The elegant city of Singapore is host to a variety of people looking for a variety of things. Dara is a workaholic lawyer who has been working her way towards partner for the last six years. Amaka is a sharp-tongued banker with expensive tastes and a shopping addiction. Lillian is a former pianist turned trailing spouse trying to work her way through feelings of guilt and find herself again. The lives of these three women become inextricably intertwined when a beautiful new stranger enters their lives and reveals the cracks in each of their well-crafted façades.
Singapore is a city that lives in my heart and being able to visit it a bit with this story was a joy, especially with the different perspectives provided by the three main characters. Each of the main characters is an ex-pat and comes from a different background, allowing the reader to explore the intricacies of the city without feeling like an outsider. It glamorizes Singapore in a way that made me want to pack up my life and hop on a plane across the world. (Though, to be fair, that's definitely not a new urge when it comes to Singapore—my comfort movie is Crazy Rich Asians after all.)
Each character is incredibly nuanced with their own problems that start to completely take over their lives in a way that affects not only them, but everyone around them. At first glance, these women seem to be on separate paths, but it becomes clear pretty quickly how these women are involved in each other's lives and, to a lesser extent, the role they will play for each other. Each woman has roots that can be traced back to Nigeria and so this story is a wonderful exploration of the different experiences that people who come from the same region can have while also reflecting on how your past and the problems you’re trying to outrun will always catch up with you.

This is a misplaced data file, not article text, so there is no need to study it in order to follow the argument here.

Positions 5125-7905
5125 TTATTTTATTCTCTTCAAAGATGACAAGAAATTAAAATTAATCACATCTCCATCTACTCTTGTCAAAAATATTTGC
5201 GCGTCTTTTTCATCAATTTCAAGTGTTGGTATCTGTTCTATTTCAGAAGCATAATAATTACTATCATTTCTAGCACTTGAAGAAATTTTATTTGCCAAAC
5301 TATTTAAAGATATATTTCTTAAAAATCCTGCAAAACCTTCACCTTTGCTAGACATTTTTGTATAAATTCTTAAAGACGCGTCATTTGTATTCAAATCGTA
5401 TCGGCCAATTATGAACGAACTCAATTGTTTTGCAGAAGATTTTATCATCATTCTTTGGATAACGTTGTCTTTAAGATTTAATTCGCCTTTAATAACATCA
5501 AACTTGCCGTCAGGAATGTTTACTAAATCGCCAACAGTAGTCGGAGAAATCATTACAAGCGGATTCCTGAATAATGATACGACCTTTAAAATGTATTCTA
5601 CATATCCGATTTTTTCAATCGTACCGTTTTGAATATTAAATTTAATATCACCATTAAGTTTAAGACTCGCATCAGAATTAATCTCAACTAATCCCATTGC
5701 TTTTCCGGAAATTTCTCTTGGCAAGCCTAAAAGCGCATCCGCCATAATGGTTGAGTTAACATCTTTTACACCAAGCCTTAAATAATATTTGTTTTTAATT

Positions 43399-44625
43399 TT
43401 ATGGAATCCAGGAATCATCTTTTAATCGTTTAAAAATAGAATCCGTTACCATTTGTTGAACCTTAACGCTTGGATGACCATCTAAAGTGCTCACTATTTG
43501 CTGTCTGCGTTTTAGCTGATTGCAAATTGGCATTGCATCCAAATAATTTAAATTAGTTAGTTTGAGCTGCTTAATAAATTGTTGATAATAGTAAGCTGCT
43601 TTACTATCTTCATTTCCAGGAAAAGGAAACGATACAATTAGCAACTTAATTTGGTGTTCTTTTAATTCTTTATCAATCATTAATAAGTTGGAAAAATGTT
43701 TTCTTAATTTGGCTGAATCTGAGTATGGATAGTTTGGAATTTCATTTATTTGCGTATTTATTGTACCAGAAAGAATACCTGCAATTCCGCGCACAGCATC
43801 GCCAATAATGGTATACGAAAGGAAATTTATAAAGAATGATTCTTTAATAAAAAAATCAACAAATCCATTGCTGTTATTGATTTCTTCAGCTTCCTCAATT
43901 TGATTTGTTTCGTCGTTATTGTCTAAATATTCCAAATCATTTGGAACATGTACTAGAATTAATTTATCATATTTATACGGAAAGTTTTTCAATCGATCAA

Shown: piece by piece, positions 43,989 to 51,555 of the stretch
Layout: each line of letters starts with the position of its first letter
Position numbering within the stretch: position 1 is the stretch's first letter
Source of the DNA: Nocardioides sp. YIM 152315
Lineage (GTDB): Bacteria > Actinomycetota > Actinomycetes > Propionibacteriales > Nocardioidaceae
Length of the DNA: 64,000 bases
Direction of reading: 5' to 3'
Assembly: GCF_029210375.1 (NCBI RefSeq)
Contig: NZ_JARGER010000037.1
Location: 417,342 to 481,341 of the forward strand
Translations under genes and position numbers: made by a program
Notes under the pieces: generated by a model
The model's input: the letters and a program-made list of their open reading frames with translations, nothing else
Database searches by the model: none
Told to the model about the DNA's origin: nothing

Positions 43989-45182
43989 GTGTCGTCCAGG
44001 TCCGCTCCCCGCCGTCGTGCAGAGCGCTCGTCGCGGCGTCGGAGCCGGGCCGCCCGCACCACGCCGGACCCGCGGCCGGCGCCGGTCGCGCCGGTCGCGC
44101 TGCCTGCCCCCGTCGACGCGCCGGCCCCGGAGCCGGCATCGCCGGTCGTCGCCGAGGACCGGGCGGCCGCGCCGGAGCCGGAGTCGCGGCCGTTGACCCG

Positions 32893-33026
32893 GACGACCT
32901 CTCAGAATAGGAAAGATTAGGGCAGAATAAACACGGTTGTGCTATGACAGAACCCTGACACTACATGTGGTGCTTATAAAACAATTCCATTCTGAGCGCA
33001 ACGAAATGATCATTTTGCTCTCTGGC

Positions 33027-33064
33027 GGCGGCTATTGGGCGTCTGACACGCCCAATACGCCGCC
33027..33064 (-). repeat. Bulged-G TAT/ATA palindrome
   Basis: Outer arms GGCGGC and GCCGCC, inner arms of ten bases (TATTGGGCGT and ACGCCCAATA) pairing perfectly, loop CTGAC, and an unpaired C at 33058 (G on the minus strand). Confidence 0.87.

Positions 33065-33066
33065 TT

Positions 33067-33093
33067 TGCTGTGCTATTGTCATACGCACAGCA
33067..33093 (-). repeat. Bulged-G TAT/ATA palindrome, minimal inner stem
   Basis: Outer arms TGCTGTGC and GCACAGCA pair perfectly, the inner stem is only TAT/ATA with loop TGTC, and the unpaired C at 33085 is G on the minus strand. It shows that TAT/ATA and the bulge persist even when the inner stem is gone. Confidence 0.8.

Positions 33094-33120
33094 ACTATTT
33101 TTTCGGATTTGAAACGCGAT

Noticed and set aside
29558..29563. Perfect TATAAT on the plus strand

In addition to wonderful character work, Fadipe also explores the complexities of female friendships, from the loving support needed in times of crises to the secrets kept to protect feelings. The interactions between all the women in the story were portrayed very realistically, aided by the multiple POVs that allowed us to see how some characters acted differently to someone’s face versus behind their back. Despite some of the hostility and tensions, there also ended up being a beautiful found family element that really brought everything home.
THE SUN SETS IN SINGAPORE is a beautiful debut by Kehinde Fadipe that inspires wanderlust and self-reflection. It is available now and you can pick up a copy here.
Disclaimer: I received an advanced copy of this book from the publisher for free and have voluntarily written this review. If you purchase a copy using my Bookshop affiliate link above, not only will I receive a small commission (which will fuel my coffee and tea addiction and help to keep me up all night reading more books to recommend to you), but you will be supporting indie bookstores as well! If you prefer Amazon, visit my Amazon storefront and click on the list titled "2023 Book Recommendations."